Illinois Writing Project and Illinois Writing Project Ning Website(s) Analysis

Organization

Organizational Scheme

The organizational scheme of the Illinois Writing Project (IWP) website (that is the link on the left, the site "proper") is "five-sixths" topical-- "Home," "What We're About," "Effective Programs," "Outstanding Leadership," and the like: all of these are distinct topical ideas from the other (the sixth link, "contact us," veers into the "task" schema).

This scheme is quite popular in the World Wide Web in general, but the particular problem with this scheme on this website is the following: the IWP website should attract a lot of diverse audience traffic. Teachers, school administrators, students of both secondary and collegiate status, legislators, and community members all have reason to traffic the website. Thus, the topical organization becomes too broad. "Effective programs"--is this something that a teacher can click in order to access lesson plans for her classroom, or a blurb an administrator should read if she's considering utilizing IWP for professional development? Nearly every element of the topical schema presents similar ambiguity; an audience organizational pattern may have been more effective here.

The "ning," a members-only collaborative meeting-place for IWP teachers, also follows a hybrid topical / task organizational scheme, providing such choices as "invite" (task), "my page" (task or topic, depending on the user's purpose) "multimedia," (apparently topical) "What's going on?" (topical). As the ning is built to serve such a specific audience, it seems much more logical to provide task / topic organizational structure here.

Organizational Structure

The IWP official website's has a broad hierarchal organizational system; information is categorized into one of six choices, and each of these choices leads to one screen only after it has been selected. Only one of the six choices provides depth via sub-choices; holding the mouse over "Effective Programs" reveals a drop-down menu of five choices (besides "Effective Program itself, which is both a choice and a header). These sub-choices, though, like the super-ordinate structure above them, only lead to one screen per selection. No hypertext linking exists; the web-site is organized solely top-down. Some of the "sub-choices" under "Effective Programs" provide local organizational structures, which are topical and hierarchal as well.

The IWP ning, likewise, is also organized (partially) hierarchally--here, there is a little more breadth, with eight choices on the same "level" presented to the user; a little more depth is provided here, though, with three of the eight choices revealing drop-down menus with a few choices each.

Unlike the IWP website, the ning does provide some additional hyper-text organization; similar to a Facebook page, sub-topics which appear in icon / text pairs all over the home page link to other pages, which in turn can link back to the main page or to other sub-pages, ad infinitum. Here is where too much depth occurs, though: each sub-page may yield 8-10 choices, which each then yield an additional 8-10 choices. The user can become very overwhelmed with choices and lose sight of the website's original focus.

Labeling

As alluded to in "Organizational Scheme," the textual labels on the IWP website are problematic in their ambiguity. Why was it decided to replace the standard "About Us" with "What We're About"? Such a choice suggests that clicking the link will reveal less of an IWP-leaders biography and more of a philosophical treatise. And that is what the viewer finds...but then why the additional "Outstanding Leadership," which reveals (surprisingly) biographies of the teachers (oh dear, the dozens, and dozens, and dozens) of teachers who further the IWP mission. Shouldn't "Outstanding Leadership," which is ambiguous and suggests that perhaps resources on how to be an outstanding leader will be provided, instead be labeled, "about us"? And shouldn't "What We're About" be more straight-forward and not so closely mimic standard web lingo, perhaps the more distinct "Our Philosophy"?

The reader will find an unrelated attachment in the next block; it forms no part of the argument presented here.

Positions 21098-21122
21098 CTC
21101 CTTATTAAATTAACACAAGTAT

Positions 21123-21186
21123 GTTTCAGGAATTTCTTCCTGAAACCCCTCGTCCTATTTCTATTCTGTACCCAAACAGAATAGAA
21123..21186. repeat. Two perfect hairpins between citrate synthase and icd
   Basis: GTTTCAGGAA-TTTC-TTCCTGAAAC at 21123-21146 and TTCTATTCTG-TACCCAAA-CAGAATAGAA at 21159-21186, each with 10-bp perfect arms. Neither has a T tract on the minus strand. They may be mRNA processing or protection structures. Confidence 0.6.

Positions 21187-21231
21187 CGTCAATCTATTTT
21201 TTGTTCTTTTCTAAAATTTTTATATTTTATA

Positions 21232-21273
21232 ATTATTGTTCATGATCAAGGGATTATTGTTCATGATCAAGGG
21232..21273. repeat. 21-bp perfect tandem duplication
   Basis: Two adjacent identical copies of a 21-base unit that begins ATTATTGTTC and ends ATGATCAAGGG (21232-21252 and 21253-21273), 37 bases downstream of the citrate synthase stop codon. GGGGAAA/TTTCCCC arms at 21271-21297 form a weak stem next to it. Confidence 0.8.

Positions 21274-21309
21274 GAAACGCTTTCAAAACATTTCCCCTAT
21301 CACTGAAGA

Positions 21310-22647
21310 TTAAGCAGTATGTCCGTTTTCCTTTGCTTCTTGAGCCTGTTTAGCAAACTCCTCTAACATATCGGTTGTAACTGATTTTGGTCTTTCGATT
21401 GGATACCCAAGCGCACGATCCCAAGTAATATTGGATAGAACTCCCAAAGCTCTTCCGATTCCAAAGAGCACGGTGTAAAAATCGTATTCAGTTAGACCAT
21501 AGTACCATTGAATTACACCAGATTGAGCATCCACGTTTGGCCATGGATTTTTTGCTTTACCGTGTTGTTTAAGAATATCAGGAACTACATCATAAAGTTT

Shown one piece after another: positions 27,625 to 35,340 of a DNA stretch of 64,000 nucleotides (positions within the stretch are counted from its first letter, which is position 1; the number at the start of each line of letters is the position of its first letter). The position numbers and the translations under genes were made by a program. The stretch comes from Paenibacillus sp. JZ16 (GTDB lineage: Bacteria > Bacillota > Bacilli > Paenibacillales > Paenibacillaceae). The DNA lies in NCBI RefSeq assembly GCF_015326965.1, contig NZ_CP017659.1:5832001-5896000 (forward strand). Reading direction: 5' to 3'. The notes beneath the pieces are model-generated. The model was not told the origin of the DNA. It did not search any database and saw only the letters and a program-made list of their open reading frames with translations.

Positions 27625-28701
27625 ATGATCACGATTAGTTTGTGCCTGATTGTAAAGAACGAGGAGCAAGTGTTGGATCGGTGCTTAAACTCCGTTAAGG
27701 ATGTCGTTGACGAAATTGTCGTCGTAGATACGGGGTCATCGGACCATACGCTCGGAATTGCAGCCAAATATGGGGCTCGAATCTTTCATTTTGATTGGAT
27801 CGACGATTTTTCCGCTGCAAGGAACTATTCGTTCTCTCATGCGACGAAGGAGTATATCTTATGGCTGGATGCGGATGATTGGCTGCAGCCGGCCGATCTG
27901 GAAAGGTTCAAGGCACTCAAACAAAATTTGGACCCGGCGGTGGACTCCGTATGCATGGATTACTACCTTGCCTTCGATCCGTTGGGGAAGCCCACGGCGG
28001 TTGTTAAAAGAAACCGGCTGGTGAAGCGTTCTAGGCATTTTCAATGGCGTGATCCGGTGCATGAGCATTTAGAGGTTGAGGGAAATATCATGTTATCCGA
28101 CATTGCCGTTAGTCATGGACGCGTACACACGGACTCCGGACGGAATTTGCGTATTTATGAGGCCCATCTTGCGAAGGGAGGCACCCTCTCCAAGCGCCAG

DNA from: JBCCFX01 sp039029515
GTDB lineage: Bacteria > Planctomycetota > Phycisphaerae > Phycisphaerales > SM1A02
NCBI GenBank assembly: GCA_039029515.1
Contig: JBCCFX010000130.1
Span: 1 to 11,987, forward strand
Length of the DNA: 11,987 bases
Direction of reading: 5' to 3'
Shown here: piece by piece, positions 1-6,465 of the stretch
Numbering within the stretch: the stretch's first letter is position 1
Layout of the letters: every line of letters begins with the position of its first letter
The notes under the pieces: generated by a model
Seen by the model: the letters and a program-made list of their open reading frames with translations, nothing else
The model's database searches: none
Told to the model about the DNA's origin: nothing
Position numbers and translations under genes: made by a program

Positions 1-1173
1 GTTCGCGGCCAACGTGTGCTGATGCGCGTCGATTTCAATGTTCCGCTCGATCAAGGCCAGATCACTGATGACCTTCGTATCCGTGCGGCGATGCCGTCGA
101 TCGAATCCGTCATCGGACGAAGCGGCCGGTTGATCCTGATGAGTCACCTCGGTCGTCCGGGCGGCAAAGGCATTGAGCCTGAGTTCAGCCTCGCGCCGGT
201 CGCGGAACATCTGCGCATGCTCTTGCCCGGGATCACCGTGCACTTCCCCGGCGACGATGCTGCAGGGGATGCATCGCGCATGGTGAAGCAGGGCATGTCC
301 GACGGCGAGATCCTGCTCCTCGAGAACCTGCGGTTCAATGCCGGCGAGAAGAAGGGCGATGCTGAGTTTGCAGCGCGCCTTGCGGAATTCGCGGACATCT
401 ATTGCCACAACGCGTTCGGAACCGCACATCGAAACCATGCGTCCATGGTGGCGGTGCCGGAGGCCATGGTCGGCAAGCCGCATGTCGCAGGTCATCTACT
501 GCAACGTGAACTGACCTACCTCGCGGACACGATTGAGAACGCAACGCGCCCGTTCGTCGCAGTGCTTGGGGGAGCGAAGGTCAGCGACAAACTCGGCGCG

The ning's labels are only slightly-less misleading. "Community" is clear enough, and provides a standard social media page that allows for connections amongst its members; but "multi-media"? As a teacher-user of a website that is supposed to help me improve my classroom practice, I expected this link to provide me with ideas for implementing multimedia into my writing instruction. Instead, it provides me with photos of IWP-trained teachers, random nature scenes, cartoons....none of it is organized or categorized. The "video" link reveals a page that says, "No video has been added yet," but no hierarchal structure or hints suggest how

Iconic labels appear in the ning, but to the user's confusion more than anything else. Because of its social nature, the ning provides a square picture icon next to each user's name, much like Facebook. But unlike Facebook, these pictures are big and clunky, and they appear besides everything that people write or create on any page of the ning, making pages big and clunky, too. And because this isn't really Facebook, many users felt it unnecessary to provide a photo, so well over half of the community is represented by an image of a blond cartoon girl coloring in a sketchbook--not exactly the height of professionalism. Items on the ning that are not directly user-generated also have icon and textual labeling, but many of these icons obscure or confuse the label further. For example, "Helpful Sites" is accompanied by three blue silhouettes, which really doesn't clarify what these sites are helpful for, exactly.